Capitalisn’t: Is global antitrust off the rails?

Mar 19, 2019

In the wake of a blocked merger between the German and French rail giants Siemens and Alstom, Capitalisn’t hosts Luigi Zingales and Kate Waldock debate the role of global antitrust regulators. How do they protect consumers while also helping domestic companies compete with state-supported rivals from China?

Luigi: Hi, I’m Luigi Zingales from the University of Chicago.

Kate: And I’m Kate Waldock from Georgetown University. 

Luigi: And this is Capitalisn’t. 

Kate: A podcast about what’s working in capitalism today.

Luigi: And, most importantly, what isn’t.

Speaker 1: Big story in France today. We’re expecting news today of a merger in the train-building sector here in France. 

Speaker 2: The board of a French group, Alstom, is meeting today to discuss plans to merge with its German rival, Siemens. The idea is to create a European train builder capable of rivaling China’s CRRC. 

Luigi: Well, it was poised to be one of the largest mergers in European history. The final deal to combine the French and the German multinational rail companies, Alstom and Siemens, was announced in September of 2017. The idea was extremely popular with politicians in Europe, as one of the central ideas was to create a European champion in the rail market that could compete against China’s growing dominance.

Kate: Can we think of this as if Delta and United Airlines were merging in the United States? It’s a merger of that proportion.

Luigi: Yes. For the European market and for the world market, it is pretty similar. Siemens and Alstom were the second- and third-largest players in the rail industry. Combined, they reach $15 billion in annual revenues. Now, to be fair, two Chinese companies had merged a year before. And now the combined entity, called CRRC, has $30 billion in annual revenue. So even with the merger, this company will be half the size of the Chinese company.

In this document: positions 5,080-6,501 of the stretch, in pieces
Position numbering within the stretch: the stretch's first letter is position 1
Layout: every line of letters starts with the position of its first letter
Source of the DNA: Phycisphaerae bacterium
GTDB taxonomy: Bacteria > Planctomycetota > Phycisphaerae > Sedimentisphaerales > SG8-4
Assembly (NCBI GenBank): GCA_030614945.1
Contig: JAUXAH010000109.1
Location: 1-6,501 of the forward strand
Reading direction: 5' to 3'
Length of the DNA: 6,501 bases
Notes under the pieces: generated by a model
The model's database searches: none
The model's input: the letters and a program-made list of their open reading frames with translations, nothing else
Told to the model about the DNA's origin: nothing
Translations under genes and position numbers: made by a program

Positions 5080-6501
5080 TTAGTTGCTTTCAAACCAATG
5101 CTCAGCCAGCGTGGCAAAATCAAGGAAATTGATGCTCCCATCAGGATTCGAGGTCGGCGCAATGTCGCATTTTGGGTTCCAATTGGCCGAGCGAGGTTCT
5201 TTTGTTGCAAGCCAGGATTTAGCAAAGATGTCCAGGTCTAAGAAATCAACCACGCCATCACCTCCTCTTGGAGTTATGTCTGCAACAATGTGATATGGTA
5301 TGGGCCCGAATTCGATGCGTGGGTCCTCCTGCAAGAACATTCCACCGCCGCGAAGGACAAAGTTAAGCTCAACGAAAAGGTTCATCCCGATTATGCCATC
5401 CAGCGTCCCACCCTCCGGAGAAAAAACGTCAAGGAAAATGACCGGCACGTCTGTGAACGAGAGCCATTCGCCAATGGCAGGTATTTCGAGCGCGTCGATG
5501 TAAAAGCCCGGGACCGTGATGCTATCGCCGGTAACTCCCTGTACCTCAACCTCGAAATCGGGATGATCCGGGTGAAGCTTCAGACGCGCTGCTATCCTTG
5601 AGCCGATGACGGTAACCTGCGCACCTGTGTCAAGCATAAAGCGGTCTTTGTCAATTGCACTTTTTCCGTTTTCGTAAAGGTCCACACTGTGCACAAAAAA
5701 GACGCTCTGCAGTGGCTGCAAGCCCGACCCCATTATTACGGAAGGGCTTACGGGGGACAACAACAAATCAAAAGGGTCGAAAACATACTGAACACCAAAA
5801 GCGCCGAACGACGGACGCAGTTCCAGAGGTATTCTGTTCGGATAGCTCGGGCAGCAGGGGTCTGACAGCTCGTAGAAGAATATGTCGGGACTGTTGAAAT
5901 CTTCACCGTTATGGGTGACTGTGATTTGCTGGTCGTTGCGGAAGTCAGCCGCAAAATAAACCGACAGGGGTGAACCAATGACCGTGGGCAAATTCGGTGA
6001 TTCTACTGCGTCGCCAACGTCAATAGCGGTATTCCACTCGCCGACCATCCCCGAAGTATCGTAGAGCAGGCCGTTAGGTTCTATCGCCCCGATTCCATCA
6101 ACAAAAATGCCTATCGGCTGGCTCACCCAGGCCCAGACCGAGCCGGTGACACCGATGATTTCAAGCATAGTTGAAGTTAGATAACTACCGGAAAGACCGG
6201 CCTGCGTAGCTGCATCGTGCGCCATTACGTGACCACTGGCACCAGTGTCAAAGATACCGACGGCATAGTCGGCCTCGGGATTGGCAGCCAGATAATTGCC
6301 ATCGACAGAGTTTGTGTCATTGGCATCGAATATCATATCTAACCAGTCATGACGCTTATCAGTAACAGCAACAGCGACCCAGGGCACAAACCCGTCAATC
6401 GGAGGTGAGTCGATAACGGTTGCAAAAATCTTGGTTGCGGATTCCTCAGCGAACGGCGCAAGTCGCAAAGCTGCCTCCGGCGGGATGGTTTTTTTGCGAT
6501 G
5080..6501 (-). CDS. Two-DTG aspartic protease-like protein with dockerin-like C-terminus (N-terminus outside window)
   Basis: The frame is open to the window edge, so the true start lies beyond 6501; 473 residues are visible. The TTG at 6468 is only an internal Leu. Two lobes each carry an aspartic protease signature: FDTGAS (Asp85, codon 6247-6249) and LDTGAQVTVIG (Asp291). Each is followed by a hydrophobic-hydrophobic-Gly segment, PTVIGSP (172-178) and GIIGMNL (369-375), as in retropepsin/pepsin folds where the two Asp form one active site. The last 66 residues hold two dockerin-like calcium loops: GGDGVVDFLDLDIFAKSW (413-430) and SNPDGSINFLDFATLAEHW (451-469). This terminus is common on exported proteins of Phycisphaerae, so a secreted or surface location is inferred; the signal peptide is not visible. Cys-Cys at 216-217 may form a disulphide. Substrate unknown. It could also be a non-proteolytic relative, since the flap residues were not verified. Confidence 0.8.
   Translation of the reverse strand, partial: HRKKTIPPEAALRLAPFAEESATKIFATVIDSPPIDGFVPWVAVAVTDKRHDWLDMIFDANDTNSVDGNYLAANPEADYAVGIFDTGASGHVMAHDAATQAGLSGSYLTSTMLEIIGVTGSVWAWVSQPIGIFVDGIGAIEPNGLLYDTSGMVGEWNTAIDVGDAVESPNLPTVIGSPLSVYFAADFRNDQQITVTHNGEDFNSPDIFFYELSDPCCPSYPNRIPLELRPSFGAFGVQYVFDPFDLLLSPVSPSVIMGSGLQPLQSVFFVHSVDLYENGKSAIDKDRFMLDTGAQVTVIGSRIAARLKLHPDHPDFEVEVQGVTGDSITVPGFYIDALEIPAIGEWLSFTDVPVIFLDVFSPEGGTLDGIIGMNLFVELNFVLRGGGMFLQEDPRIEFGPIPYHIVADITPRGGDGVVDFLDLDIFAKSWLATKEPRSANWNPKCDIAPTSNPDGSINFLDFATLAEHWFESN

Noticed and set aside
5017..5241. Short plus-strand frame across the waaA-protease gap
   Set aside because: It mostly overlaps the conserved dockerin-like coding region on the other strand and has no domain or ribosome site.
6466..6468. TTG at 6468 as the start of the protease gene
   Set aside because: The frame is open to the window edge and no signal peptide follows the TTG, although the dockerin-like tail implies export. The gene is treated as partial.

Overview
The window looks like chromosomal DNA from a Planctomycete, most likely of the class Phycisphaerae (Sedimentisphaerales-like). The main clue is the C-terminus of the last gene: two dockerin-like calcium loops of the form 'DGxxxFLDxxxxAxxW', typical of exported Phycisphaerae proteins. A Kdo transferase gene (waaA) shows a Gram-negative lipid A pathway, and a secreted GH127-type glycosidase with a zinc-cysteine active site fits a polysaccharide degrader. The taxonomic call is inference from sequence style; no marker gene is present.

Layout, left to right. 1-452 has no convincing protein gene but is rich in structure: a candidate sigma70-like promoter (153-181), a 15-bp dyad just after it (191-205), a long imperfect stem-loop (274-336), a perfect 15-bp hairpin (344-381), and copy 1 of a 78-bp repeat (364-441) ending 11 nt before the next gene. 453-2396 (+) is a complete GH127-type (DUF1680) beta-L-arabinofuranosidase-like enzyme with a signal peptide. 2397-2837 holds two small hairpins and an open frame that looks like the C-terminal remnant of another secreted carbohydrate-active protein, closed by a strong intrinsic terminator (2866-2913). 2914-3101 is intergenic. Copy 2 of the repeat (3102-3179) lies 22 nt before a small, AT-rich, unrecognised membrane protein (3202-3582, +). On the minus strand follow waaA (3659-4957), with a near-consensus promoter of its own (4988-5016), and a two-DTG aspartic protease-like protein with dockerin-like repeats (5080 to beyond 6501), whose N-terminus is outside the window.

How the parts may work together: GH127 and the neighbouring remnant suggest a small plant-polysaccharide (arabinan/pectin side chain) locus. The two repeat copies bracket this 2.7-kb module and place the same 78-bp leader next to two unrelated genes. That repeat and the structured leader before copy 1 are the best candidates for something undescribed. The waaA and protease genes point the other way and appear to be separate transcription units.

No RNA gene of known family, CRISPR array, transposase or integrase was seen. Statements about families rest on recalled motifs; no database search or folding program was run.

Kate: OK. This merger’s a big deal. Right? Not only is it going to create this massive railway company, but it’s also wrapped up in this narrative about European leadership on this global stage.

Luigi: Yes. It was celebrated by the politicians as a message that the European spirit is alive, the powerful message in a time of populism, nationalism, and social and political divides was overcome by this common spirit of Europe. But they hit a major roadblock.

Margrethe Vestager: We are prohibiting Siemens’s takeover of Alstom’s rail transport business.

Luigi: Interestingly, the person putting up the roadblock is not this populist leader, but it is the European Commissioner for Competition, Margrethe Vestager. On February 6 of this year, her commission struck down the merger. The merger would have created an undisputed market leader in the signaling market and a dominant player in very-high-speed trains. And it would have significantly reduced competition in both these areas, depriving customers, including train operators and rail infrastructure managers, of a choice of suppliers and products.

Margrethe Vestager: To be clear, it’s fine to be big. That’s not the issue here. But we found that competition from other suppliers would have been insufficient to replace the considerable loss of competition due to the merger.

Kate: This whole story raises a lot of questions about mergers, antitrust, global competition with China. But I think a good place to start is to ask: Should they have let this merger go through?

Luigi: Certainly, the market loved this merger. When it was announced, the stock prices of both entities went up. The analysts were talking about basically half a billion euros in synergies, synergies that were mostly a reduction in costs, also some other scale benefits. However, the role of the European Commission on Competition is to analyze whether this merger is hurting consumers or not. Here, we need to be a bit technical because, first of all, we need to separate two markets that are involved here. The first one is the signaling market, that is the market for the signals, the stuff that decides whether the train goes ahead or not to avoid two trains crashing.

Kate: The reason that I’m perpetually late for everything whenever I’m in New York City, because there’s a signal problem basically five times a day.

Luigi: Exactly. 

Kate: Yeah, OK.

Luigi: Exactly. One of the characteristics of this market is that there’s a strong natural effect. If British Railways decides to go with one company, then they want ... Everything has to be compatible with the standards of that company. In particular, historically, British Railways went with GE and Westinghouse. But those divisions were later sold to Alstom and Siemens. Alstom and Siemens control all the patents for all the signalings that are used in Great Britain, for example, and make it very difficult for new competitors to enter and offer an alternative, because all this stuff needs to be backward-compatible. It is very hard to make it backward-compatible if you don’t have the patents.